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Find the top rated atv trails in Dover, whether you're looking for an easy short atv trail or a long atv trail, you'll find what you're looking for. Click on a atv trail below to find trail descriptions, trail maps, photos, and reviews.
I rode 66 miles from the northern most part of this trail starting in Scranton Flats in downtown Cleveland to the the start of the Sippo Valley Trail in Massillon, Ohio. The trail does continue further south to Bolivar, Ohio but the trail south of Massillon is not a part of the Ohio to Erie Trail route. The scenery along this trail is spectacular. You get the tall buildings of downtown Cleveland and Akron, the industrial might of Cleveland's steelyards, chemical, and manufacturing valley, the peacefulness of Ohio's only national park, and the bucolic farms south of Akron. The trail surface varies depending on your location. The trail is paved in Cleveland and Cuyahoga County north of the Cuyahoga Valley National Park. Inside the National Park the trail surface is primarily crushed limestone, with treated lumber boardwalks in wetter areas. In some spots the trail may be paved for a stretch in areas were erosion of the trail surface has been evident. Outside of the CVNP you will find the trail paved once again through the city of Akron, only to return to crushed limestone/gravel until you reach it's end.
My only complaint relates to the condition of the crushed limestone when it rains heavily or over an extended period of time. The rain softens up this trail surface. I had to work harder to peddle through the the wet limestone. It was pretty soft -- not so soft as to sink into the trail but soft enough to give noticeable additional resistance.
I would recommend this trail to anyone who wants a well maintained trail with a slight incline. Thanks to the volunteers.
There’s nothing really special about this trail as mentioned by other reviewers. It runs through the urban part of Wheeling and parallels Rt 2 in sections so closely that you almost feel like you’re riding on the shoulder of the road. The other trails in the region such as the Panhandle, Montour, or GAP have more of the scenery and character which we enjoy.
Started in Akron and went downhill along the trail through the national park and just had a wonderful time. We also enjoyed riding the train back for just $5!
We have done this trail multiple times and have always been thrilled with the greenery and condition of the asphalt. At mile five don’t miss the opportunity to take a quick jaunt down to the historic covered bridge.
I love walking on the Panhandle Trail and have been doing so for well over a decade. I usually start where the trail intersects with Scotch Hill Road and walk to Sturgeon and beyond. Unfortunately, the rains this year have washed away much, and in some places all, of the crushed stone between Scotch Hill Road and Sturgeon, so now I start at Sturgeon and walk to McDonald and beyond. It would be great if the aforementioned section could be fixed.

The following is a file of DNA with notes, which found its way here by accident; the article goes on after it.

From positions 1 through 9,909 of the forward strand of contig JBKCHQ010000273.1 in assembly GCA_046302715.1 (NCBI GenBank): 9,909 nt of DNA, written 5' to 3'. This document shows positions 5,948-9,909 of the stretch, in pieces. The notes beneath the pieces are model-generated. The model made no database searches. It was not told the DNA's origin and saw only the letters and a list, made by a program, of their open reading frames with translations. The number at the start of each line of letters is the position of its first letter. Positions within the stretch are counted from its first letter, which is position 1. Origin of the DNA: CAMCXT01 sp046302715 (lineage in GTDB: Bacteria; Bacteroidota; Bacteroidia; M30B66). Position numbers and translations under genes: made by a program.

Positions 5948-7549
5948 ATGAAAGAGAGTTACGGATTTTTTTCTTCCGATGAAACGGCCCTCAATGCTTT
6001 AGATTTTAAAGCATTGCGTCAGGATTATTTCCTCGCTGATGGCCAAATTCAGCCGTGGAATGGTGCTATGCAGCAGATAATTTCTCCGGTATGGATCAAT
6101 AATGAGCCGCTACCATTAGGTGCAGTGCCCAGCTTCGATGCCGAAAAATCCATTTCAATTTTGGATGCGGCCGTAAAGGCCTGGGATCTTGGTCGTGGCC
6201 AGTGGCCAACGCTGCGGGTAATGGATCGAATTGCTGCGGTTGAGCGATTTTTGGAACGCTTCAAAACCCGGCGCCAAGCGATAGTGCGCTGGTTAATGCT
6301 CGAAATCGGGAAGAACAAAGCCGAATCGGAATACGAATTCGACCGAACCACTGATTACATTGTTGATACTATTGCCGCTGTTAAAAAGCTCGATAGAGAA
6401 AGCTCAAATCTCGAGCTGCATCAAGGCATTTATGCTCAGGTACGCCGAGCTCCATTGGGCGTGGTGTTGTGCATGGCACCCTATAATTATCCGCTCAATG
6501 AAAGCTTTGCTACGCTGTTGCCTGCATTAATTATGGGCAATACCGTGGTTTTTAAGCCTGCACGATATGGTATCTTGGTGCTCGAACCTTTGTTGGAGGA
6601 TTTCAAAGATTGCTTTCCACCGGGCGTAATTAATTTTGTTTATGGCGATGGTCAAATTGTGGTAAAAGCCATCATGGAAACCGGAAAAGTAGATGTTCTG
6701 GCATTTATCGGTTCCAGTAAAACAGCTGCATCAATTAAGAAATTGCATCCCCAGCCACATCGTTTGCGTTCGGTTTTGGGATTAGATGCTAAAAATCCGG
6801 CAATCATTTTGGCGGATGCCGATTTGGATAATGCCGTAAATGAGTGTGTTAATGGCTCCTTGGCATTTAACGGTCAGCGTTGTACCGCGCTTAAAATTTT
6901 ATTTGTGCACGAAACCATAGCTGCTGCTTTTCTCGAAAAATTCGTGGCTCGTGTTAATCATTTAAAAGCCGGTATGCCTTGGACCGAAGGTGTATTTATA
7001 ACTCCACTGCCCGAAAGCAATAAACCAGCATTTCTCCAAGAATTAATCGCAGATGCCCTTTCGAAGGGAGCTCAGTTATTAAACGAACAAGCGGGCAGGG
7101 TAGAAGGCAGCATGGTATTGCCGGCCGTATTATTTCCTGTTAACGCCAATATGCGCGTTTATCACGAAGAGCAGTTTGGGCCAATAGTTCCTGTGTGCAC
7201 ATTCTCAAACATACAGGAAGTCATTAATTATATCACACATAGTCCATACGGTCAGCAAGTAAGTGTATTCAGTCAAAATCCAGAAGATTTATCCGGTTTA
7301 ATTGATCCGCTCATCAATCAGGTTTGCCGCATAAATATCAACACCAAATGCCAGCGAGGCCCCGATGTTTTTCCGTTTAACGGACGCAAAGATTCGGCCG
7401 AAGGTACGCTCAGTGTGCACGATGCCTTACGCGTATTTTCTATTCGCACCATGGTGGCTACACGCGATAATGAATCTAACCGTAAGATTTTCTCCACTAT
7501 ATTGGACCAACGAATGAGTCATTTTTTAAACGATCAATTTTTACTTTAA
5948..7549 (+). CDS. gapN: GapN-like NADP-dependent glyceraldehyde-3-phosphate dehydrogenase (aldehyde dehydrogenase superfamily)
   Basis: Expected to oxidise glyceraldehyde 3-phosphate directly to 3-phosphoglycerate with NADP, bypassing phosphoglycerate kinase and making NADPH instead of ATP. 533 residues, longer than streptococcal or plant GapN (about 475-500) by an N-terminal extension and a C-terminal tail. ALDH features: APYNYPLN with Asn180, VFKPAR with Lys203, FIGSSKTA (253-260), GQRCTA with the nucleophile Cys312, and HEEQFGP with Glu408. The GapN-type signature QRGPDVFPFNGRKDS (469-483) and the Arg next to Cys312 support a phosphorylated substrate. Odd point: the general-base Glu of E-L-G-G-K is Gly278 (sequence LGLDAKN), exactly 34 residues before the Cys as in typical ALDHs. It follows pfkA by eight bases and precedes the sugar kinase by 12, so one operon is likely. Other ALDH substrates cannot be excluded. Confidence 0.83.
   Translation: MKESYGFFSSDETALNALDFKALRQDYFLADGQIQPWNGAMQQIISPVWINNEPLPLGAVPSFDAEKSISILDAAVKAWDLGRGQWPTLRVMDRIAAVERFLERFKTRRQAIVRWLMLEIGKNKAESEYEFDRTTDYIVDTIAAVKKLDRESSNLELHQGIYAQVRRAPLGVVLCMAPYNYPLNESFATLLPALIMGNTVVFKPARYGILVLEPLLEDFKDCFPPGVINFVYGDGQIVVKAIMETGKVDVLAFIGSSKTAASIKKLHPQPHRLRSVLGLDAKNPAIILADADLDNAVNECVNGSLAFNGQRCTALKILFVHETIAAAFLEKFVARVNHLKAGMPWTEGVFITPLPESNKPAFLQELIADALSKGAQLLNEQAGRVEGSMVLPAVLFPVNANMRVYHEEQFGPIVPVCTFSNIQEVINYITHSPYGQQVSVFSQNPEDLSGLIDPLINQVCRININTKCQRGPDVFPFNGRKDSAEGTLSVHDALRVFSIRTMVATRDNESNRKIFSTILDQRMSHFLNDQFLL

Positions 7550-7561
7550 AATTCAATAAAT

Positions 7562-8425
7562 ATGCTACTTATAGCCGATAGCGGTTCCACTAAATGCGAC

We were in town for the Cleveland Kite Festival and decided to knock out a ride on the Towpath Trail inside Cuyahoga Valley National Park. The northern trail head at Rockside Station was less than 10 miles from Edgewater Park downtown and easily accessible by car (41.392790, -81.628648 Independence, Ohio Lock #39). We had ridden southern sections of this long trail and this was no different - smooth and hard packed crushed limestone. Lots of trail traffic on a Sunday afternoon, but pedestrians and cyclists co-exist. Would like to return to take advantage of the Bike Aboard program.
I rode almost 14 miles out-and-back on the Great Guernsey Trail from just east of Cambridge to about 1.5 miles east of Lore City, Ohio. This rail trail is very flat and it has a few gentle curves which help it be a little more interesting than a few of the straight arrow trails I've ridden recently. The trail runs along the Leatherwood Creek for almost its entire length. The surface is asphalt which is in pretty good shape except that within the first mile there are numerous wide expansion cracks that have been filled with tar and there is also some washboarding of the surface. The surface the rest of the way is in fine shape.
The trail is tree covered but open enough that you don't always feel as though you are riding through a green tunnel. There is a wetland area on the side opposite the creek during the first two miles and there are some signs talking about mosquito bite prevention though I had not one bite from any of these pests throughout my entire ride. This is a nice trail that would probably be good for training as there are very few road crossings throughout the entirety of the trail. What would make this trail even better would be continued efforts toward expansion to the east of Lore City to at least Quaker City. Worth a visit if you find yourself in the area.